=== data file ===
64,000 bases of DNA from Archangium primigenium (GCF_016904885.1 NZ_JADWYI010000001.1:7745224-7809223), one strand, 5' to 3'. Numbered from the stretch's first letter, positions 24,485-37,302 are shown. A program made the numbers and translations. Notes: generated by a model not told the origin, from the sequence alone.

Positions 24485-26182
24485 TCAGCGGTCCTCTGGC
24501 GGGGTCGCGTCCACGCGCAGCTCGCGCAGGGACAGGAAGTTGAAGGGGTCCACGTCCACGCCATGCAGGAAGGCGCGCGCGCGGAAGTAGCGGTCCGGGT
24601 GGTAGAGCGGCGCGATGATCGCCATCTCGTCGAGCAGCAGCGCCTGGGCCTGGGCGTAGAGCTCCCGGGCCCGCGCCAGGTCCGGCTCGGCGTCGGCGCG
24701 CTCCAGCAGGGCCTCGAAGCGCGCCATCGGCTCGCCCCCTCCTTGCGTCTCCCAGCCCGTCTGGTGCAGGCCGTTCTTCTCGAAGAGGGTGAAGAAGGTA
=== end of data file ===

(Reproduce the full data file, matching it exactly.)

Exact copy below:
64,000 bases of DNA from Archangium primigenium (GCF_016904885.1 NZ_JADWYI010000001.1:7745224-7809223), one strand, 5' to 3'. Numbered from the stretch's first letter, positions 24,485-37,302 are shown. A program made the numbers and translations. Notes: generated by a model not told the origin, from the sequence alone.

Positions 24485-26182
24485 TCAGCGGTCCTCTGGC
24501 GGGGTCGCGTCCACGCGCAGCTCGCGCAGGGACAGGAAGTTGAAGGGGTCCACGTCCACGCCATGCAGGAAGGCGCGCGCGCGGAAGTAGCGGTCCGGGT
24601 GGTAGAGCGGCGCGATGATCGCCATCTCGTCGAGCAGCAGCGCCTGGGCCTGGGCGTAGAGCTCCCGGGCCCGCGCCAGGTCCGGCTCGGCGTCGGCGCG
24701 CTCCAGCAGGGCCTCGAAGCGCGCCATCGGCTCGCCCCCTCCTTGCGTCTCCCAGCCCGTCTGGTGCAGGCCGTTCTTCTCGAAGAGGGTGAAGAAGGTA